The OMA opposes HB 798 and has issued a key vote alert to lawmakers. If you haven’t already done so, communicate your concerns to state senators and representatives — letting them know you oppose efforts to pass HB 798 — and send them the OMA key vote alert. 12/18/2020

Not Too Late to Pass HB 772 to Fix HB 6 Mess

December 18, 2020

As House leaders try to ram through House Bill 798, there has been continued talk about Rep. Mark Romanchuk’s (R-Ontario) repeal variation, House Bill 772. A growing number of House members are joining a bipartisan effort to discharge HB 772 from committee to the House floor, so it may be considered by the full body. The OMA wholeheartedly supports HB 772 and urges members to contact their state representative this weekend (preferably via mobile phone) to urge them to sign the HB 772 discharge petition.

As of the deadline for this Leadership Briefing, the petition had been signed by several representatives. Once it garners 50 signatures, a majority of the 99-seat House, the bill must be considered by the full chamber. The OMA will publish the list of signatures next week. 12/18/2020

More Than 30 Apply to Become Next PUCO Chair

December 18, 2020

Among the 31 individuals who have applied to lead the Public Utilities Commission of Ohio (PUCO) are Ohio Supreme Court Justice Judith French and Sen. Sean O’Brien (D-Cortland). Both lost their re-election bids in November — and both are now among the finalists for the PUCO job.

The 12-member PUCO Nominating Council will conduct interviews with the eight finalists Monday, Dec. 21 and then send its recommendations to Gov. Mike DeWine, who will have until Jan. 20 to make a selection. The council’s meeting will be livestreamed on PUCO’s YouTube channel.

Meanwhile, the nominating council announced this week it’s also seeking applications to fill a commissioner seat for the term ending April 10, 2026. Applications are due Jan. 7. 12/15/2020

Northwest Ohio Gets Noticed for Manufacturing-Friendly Energy Infrastructure

December 18, 2020

Northwest Ohio was recently spotlighted by Site Selection magazine for the region’s energy infrastructure and competitive environment for manufacturing. “More than $83 billion has been invested in shale-related development in Ohio from 2011 through 2019, much of which is in Northwest Ohio,” the magazine notes. Read the story here. 12/14/2020

OMA Energy Group Appeals PUCO Decision HB 6 Rider

December 11, 2020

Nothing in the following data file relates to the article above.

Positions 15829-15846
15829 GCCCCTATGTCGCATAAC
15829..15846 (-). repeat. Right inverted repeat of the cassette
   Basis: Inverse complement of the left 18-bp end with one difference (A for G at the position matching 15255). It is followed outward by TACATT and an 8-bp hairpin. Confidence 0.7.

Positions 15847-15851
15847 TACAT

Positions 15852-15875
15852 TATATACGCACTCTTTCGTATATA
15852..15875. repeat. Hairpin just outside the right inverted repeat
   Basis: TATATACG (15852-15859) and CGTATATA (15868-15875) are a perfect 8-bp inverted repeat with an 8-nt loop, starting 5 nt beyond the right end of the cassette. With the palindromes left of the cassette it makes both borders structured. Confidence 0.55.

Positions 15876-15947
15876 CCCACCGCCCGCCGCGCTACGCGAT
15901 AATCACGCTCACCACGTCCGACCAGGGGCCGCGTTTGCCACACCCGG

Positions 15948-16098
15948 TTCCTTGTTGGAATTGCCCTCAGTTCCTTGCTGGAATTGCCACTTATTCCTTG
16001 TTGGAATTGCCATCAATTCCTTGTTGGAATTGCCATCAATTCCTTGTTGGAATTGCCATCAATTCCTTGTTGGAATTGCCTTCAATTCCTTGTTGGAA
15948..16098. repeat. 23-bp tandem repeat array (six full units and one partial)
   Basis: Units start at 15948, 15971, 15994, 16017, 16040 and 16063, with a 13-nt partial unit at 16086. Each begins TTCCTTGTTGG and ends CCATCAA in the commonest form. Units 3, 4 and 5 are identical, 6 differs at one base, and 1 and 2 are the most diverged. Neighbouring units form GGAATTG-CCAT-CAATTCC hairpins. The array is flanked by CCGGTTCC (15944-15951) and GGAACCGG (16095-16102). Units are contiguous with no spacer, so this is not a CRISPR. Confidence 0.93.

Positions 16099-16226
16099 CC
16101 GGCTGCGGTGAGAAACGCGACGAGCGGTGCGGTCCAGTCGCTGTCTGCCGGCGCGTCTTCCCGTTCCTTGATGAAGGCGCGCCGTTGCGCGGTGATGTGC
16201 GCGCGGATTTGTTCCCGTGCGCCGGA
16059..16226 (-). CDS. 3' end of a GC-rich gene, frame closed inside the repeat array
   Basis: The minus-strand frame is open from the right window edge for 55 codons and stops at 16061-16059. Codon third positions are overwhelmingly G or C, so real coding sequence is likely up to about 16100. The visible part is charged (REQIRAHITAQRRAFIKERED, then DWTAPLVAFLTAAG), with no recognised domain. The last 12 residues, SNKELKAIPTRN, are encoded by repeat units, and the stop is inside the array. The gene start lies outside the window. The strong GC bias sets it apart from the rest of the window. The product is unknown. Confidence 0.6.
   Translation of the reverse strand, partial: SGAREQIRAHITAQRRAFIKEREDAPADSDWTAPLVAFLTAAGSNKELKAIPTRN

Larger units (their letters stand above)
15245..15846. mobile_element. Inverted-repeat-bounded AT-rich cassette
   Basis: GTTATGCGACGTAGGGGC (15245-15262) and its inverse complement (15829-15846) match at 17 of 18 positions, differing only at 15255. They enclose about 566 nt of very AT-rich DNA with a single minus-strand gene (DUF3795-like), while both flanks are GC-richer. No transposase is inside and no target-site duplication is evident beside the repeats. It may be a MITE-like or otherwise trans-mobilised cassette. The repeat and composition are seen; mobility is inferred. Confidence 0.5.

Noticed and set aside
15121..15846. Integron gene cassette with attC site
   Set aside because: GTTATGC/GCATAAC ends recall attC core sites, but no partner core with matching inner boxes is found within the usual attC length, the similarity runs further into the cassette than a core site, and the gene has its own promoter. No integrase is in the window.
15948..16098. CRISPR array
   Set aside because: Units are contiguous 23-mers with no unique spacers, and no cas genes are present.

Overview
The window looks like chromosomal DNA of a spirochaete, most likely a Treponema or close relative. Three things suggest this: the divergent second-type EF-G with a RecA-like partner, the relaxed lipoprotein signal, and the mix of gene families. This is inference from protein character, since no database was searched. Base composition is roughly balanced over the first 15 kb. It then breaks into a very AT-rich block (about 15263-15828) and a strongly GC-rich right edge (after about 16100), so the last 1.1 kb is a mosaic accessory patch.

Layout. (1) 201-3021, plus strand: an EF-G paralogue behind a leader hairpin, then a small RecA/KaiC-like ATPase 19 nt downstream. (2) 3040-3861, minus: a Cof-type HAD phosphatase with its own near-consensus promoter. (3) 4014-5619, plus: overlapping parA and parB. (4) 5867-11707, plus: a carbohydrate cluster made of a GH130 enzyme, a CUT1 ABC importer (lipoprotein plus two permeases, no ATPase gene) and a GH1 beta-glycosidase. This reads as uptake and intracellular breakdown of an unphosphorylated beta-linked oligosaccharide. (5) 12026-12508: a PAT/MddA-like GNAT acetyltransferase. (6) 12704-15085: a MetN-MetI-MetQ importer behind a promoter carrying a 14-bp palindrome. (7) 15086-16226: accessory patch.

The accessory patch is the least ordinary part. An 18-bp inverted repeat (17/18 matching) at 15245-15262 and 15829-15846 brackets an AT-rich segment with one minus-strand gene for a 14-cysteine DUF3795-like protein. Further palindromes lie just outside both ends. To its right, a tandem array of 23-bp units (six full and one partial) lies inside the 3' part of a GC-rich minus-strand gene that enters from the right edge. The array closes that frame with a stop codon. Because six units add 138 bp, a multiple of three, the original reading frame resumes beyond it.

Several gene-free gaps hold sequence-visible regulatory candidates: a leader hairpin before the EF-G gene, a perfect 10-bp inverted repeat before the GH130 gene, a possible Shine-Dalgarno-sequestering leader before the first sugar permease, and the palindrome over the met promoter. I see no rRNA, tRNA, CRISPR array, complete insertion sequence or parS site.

This week, the OMA Energy Group (OMAEG) filed an appeal with the Supreme Court of Ohio, objecting to the PUCO’s order that established the House Bill 6 “Clean Air Fund Rider.” This rider (a charge that appears on utility bills) is the mechanism that will provide Ohio’s nuclear plants up to $170 million a year in customer-funded subsidies.

Without legal action or a last-minute act by the General Assembly, the collection of the $170 million in annual, customer-funded HB 6 subsidies will begin in three weeks – on Jan. 1, 2021. OMAEG’s appeal challenges the amount of the subsidies, the rate design of the mechanism collecting the subsidies, and the process by which the PUCO enacted the rate mechanism.

The Dayton Daily News and Hannah News Service provided news coverage of this week’s legal development. The OMA is the only party fighting to protect manufacturers and families from unlawful, unjust and unreasonable charges imposed by HB 6. 12/9/2020

OMA Opposes Lite HB 6 Repeal

December 11, 2020

The OMA presented testimony this week in opposition to HB 798, legislation introduced just days ago to delay the customer-funded subsidies for Ohio’s nuclear power plants. OMA Past Chair David Johnson, president of Summitville Tiles, told members of the House Select Committee on Energy Policy and Oversight that HB 798 does not go far enough in protecting customers from the harmful effects of HB 6.

Presenting the OMA’s testimony, Johnson detailed how provisions of the legislation equate to “gifts” to utilities and energy companies financed on the backs of customers. He concluded by urging lawmakers to set aside HB 798 and instead focus on Rep. Mark Romanchuk’s House Bill 772 to protect customers and protect markets. 12/9/2020